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Tetragonal sp3-bonded diamond has the highest known atomic density. The nature of the bond and its high density enable diamond to have superior physical properties such as the highest Young's modulus and acoustic velocity of all materials, and excellent tribological properties. Recently, conformal thin diamond films have been grown at CMOS-compatible(More)
Using friction force microscopy, we compared the nanoscale frictional characteristics of atomically thin sheets of graphene, molybdenum disulfide (MoS2), niobium diselenide, and hexagonal boron nitride exfoliated onto a weakly adherent substrate (silicon oxide) to those of their bulk counterparts. Measurements down to single atomic sheets revealed that(More)
Earthquakes have long been recognized as being the result of stick-slip frictional instabilities. Over the past few decades, laboratory studies of rock friction have elucidated many aspects of tectonic fault zone processes and earthquake phenomena. Typically, the static friction of rocks grows logarithmically with time when they are held in stationary(More)
The atomic stick-slip behavior of a Pt tip sliding on a Au(111) surface is studied with atomic force microscopy (AFM) experiments and accelerated (i.e., reduced sliding speed) molecular dynamics (MD) simulations. The MD and AFM conditions are controlled to match, as closely as possible, the geometry and orientation, load, temperature, and compliance. We(More)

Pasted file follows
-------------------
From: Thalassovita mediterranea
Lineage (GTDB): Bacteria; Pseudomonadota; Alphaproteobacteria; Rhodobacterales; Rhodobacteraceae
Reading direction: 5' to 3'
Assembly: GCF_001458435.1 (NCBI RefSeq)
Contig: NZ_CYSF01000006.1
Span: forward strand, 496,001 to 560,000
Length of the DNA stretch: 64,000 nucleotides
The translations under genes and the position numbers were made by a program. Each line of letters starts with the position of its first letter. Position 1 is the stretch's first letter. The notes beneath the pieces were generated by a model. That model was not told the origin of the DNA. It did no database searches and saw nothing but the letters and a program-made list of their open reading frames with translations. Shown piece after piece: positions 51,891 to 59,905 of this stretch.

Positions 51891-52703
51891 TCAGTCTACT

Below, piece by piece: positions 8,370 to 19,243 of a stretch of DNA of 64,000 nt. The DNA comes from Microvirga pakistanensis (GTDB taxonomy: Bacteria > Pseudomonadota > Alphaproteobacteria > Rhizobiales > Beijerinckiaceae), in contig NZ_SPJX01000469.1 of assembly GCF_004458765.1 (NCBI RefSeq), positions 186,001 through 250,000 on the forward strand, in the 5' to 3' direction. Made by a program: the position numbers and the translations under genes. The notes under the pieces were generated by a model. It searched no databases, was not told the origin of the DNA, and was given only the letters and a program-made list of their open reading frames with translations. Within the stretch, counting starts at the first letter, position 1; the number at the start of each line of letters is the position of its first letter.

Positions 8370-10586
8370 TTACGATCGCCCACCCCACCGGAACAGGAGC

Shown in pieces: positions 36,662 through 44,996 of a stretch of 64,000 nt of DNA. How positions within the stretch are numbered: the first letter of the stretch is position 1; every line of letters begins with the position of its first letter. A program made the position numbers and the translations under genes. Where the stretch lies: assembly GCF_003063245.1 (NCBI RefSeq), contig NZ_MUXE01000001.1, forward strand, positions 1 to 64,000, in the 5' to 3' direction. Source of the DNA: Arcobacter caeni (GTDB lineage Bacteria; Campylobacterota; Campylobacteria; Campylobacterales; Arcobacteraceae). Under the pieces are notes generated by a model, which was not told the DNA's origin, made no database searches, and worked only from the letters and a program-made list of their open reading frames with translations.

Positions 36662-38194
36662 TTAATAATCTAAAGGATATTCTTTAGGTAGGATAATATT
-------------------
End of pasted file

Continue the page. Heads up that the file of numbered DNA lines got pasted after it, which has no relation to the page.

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The paper presents the development and demonstrates the capabilities of a new laboratory-based environmental X-ray photoelectron spectroscopy system incorporating an electrostatic lens and able to acquire spectra up to 0.4 Torr. The incorporation of a two-dimensional detector provides imaging capabilities and allows the acquisition of angle-resolved data in(More)
Dielectric properties of hydrogen-incorporated chemical vapor deposited diamond thin films" (2007). Abstract Diamond thin films with a broad range of microstructures from a ultrananocrystalline diamond (UNCD) form developed at Argonne National Laboratory to a microcrystalline diamond (MCD) form have been grown with different hydrogen percentages in the(More)
The impressively low friction and wear of diamond in humid environments is debated to originate from either the stability of the passivated diamond surface or sliding-induced graphitization/rehybridization of carbon. We find ultralow friction and wear for ultrananocrystalline diamond surfaces even in dry environments, and observe negligible rehybridization(More)